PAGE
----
A recent finding from the MicroBooNE experiment at the Fermi National Accelerator Laboratory of the U.S. Department of Energy tests the Standard Model, which is considered to be the most accurate explanation of how the universe functions. Three different types of neutrinos are considered by the model. However, for more than 20 years, a fourth type of neutrino has been postulated as a potentially viable explanation for abnormalities discovered in earlier physics studies. It would be a significant discovery and a sea change in our knowledge of the universe to find the postulated sterile neutrino.

The new analysis checks the consistency of the experiment’s data with a fourth, sterile neutrino hypothesis. The parameter range investigated by MicroBooNE scientists yielded no indications of the long-sought sterile neutrino. The oddities recorded by earlier studies that have not yet been explained may have been brought on by sterile neutrinos. These include readings from the MiniBooNE experiment at Fermilab, the Liquid Scintillator Neutrino Detector at Los Alamos National Laboratory, and many radiochemical and nuclear reactor neutrino investigations. According to Matt Toups, a Fermilab scientist and co-spokesman for MicroBooNE, “This is the first time we’ve tested whether our data fit a specific sterile-neutrino model.” “Large portions of the sterile neutrino parameter space permitted by LSND have been excluded. However, there are still places where a sterile neutrino might be concealed.”

While the likelihood of a sterile neutrino in its most basic form is decreasing, other, more complex sorts of physics might be at work. For instance, a sterile neutrino might cooperate with another particle, such dark matter, to accomplish a task. Alternately, the anomalies can have entirely distinct causes. The cause could be unsolved Higgs boson physics or other physics outside the scope of the Standard Model. “In this research, we discovered a crucial interaction between the neutrino appearance and disappearance that was overlooked in earlier experimental work. The search result will be significantly impacted as a result “said Xiangpan Ji, one of the analysis’ co-leaders and a postdoctoral researcher at the DOE’s Brookhaven National Laboratory.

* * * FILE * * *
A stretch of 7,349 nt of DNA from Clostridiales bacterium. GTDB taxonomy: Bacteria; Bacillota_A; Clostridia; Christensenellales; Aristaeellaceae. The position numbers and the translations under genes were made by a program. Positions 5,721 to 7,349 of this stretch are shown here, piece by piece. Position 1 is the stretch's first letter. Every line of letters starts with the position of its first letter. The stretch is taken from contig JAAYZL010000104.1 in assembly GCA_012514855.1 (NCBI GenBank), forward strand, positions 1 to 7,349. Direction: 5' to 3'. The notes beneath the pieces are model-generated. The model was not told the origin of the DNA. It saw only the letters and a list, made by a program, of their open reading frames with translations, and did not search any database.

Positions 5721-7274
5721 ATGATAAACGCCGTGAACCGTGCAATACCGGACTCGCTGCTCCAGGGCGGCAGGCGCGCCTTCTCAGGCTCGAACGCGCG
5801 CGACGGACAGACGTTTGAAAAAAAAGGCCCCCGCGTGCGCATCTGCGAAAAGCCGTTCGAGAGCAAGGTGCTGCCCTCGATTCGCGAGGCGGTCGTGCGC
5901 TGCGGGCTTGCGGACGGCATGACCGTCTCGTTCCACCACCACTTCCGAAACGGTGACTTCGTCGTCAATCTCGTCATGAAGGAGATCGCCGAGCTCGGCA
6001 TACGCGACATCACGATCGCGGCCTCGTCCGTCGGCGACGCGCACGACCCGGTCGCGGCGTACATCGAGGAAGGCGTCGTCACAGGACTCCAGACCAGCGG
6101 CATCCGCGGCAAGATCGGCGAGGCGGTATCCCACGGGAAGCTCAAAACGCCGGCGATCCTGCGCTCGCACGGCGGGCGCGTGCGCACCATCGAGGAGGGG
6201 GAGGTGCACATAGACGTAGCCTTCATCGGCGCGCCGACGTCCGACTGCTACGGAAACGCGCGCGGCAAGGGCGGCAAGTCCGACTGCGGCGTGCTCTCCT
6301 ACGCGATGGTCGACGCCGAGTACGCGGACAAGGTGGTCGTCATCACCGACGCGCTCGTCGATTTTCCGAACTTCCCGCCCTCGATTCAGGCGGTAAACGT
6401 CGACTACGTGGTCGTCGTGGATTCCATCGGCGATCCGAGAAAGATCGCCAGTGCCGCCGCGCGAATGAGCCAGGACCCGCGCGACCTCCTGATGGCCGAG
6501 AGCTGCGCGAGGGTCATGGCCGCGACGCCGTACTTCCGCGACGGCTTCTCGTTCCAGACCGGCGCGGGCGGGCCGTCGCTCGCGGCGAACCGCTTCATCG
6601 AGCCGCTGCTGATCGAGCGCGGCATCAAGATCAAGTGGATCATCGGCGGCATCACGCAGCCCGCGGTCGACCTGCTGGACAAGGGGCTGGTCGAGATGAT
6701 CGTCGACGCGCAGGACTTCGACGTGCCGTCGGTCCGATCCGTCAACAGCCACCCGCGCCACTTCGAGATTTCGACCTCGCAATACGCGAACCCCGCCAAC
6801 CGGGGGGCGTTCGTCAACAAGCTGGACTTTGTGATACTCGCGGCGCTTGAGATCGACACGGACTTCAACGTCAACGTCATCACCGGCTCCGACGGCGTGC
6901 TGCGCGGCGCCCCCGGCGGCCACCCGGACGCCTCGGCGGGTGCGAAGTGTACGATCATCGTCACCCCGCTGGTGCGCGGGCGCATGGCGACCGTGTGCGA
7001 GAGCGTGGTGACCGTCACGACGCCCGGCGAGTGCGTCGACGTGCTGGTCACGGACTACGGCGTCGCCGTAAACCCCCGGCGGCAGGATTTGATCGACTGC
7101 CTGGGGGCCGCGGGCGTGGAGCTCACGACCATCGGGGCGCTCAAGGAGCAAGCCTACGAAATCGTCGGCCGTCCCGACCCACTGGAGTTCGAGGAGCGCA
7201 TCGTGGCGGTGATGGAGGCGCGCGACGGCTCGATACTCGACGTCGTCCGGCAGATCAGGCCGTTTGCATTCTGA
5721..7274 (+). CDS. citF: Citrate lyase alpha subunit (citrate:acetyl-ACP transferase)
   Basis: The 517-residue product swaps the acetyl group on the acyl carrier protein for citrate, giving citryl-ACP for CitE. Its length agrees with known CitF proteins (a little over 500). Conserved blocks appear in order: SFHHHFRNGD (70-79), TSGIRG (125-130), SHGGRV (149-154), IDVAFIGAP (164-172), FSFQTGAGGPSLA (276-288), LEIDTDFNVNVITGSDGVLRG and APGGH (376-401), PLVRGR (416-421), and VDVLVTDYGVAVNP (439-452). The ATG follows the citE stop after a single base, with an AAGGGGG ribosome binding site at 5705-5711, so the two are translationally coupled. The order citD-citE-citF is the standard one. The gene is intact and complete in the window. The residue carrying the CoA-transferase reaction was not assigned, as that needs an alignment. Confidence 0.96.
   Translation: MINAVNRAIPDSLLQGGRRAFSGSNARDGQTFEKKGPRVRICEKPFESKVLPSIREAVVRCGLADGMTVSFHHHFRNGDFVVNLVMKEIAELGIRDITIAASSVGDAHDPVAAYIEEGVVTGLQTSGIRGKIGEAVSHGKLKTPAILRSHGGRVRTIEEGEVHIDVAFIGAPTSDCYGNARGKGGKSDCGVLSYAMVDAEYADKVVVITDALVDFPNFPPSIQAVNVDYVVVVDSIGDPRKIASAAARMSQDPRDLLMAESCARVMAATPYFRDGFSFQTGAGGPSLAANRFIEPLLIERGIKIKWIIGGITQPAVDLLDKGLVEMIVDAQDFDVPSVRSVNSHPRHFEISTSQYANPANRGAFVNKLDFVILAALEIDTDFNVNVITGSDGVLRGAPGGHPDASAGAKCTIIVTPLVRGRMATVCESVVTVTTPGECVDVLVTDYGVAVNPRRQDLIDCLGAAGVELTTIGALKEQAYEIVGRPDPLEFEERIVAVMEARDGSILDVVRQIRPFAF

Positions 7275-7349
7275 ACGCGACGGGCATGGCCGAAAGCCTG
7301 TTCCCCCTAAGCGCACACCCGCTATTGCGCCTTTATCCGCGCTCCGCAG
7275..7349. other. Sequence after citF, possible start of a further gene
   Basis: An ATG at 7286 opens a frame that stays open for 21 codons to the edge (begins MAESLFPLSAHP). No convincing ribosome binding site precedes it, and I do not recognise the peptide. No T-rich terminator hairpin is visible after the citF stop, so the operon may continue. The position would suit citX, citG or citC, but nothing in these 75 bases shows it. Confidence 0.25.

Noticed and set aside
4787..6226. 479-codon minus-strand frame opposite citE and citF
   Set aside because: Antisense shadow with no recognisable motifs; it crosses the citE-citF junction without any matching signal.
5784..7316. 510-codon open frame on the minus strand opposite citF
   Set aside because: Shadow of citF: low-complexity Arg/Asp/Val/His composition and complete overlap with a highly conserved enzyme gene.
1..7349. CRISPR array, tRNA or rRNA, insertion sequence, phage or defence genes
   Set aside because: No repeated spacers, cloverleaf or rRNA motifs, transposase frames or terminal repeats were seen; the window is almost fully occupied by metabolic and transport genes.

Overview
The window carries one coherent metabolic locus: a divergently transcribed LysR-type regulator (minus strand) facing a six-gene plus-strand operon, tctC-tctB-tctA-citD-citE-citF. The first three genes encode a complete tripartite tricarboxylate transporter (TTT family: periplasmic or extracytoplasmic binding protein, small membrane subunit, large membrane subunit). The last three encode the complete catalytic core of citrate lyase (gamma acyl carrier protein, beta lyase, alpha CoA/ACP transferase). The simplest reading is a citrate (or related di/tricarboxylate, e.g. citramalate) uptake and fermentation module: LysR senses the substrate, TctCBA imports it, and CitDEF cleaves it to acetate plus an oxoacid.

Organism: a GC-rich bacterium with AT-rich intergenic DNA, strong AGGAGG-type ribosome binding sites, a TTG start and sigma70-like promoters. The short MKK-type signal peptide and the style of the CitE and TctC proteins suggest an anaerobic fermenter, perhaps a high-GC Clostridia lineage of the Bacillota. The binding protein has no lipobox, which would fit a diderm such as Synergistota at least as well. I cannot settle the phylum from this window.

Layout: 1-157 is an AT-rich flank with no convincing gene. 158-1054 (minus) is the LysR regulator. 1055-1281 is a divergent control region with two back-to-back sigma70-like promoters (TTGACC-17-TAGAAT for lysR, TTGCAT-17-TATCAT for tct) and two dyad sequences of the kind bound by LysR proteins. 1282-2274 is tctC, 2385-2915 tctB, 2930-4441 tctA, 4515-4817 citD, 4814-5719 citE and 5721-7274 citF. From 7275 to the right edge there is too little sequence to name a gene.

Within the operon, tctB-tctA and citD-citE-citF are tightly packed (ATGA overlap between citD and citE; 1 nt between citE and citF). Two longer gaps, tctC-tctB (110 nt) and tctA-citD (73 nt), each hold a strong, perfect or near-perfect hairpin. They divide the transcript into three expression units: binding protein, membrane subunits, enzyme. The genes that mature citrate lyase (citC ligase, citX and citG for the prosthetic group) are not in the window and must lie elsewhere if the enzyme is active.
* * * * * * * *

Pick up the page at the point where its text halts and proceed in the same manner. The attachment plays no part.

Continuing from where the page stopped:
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The new discovery also only makes use of 50 percent of the MicroBooNE dataset. Future analyses will continue to hunt for potential sterile neutrino signals. Additionally, they will include the entire dataset in their analysis. From 2015 to 2021, data were gathered by the 170-ton MicroBooNE neutrino detector. Thousands of incredibly detailed 3D photos of neutrino occurrences were captured. Nearly 200 coworkers from 39 universities across five countries constructed, carried out, and are currently working on the data analysis for the experiment. The partnership anticipates publishing the initial findings from the complete dataset in 2023.

The Short-Baseline Neutrino Program at Fermilab is made up of three particle detectors, one of which is MicroBooNE. The other two detectors are ICARUS and the Short-Baseline Near Detector. They allow for the thorough investigation of neutrino characteristics. They focus in particular on neutrino oscillations at low energy and close ranges. The anomalies in neutrino measurements detected by LSND and MiniBooNE are anticipated to be fully resolved by the observations from these three detectors when combined. The unique capability of the Fermilab accelerator complex will be used by MicroBooNE researchers to report on sterile neutrino models utilizing data from two beams of neutrinos with various energy. The neutrinos used in this MicroBooNE result so far have come from Fermilab’s Booster Neutrino Beam, which were created by protons with an energy of 8 billion electron volts (GeV). However, the MicroBooNE detector also captured interactions of 120-GeV proton-produced neutrinos from Fermilab’s Main Injector accelerator.

Hanyu Wei, a professor of physics at Louisiana State University and a co-leader of the sterile-neutrino analysis, stated that the addition of data from Fermilab’s Main Injector neutrino beam will improve the ability to investigate sterile neutrinos and uncommon interactions. Not simply more statistics, but also the interaction between the data from the two beams, will be interesting. MicroBooNE will offer precise measurements of how neutrinos interact with matter in addition to weighing in on the sterile neutrino debate and looking for further phenomena outside the scope of the Standard Model.

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“Neutrinos are still among the oddest and most fascinating particles in existence. One of our finest prospects to research novel physics outside of the Standard Model is through them “said Justin Evans, a researcher at the University of Manchester and a co-spokesman for MicroBooNE. “The capabilities of MicroBooNE in neutrino physics are astounding. We’re eager to discover what else the data holds for us.”

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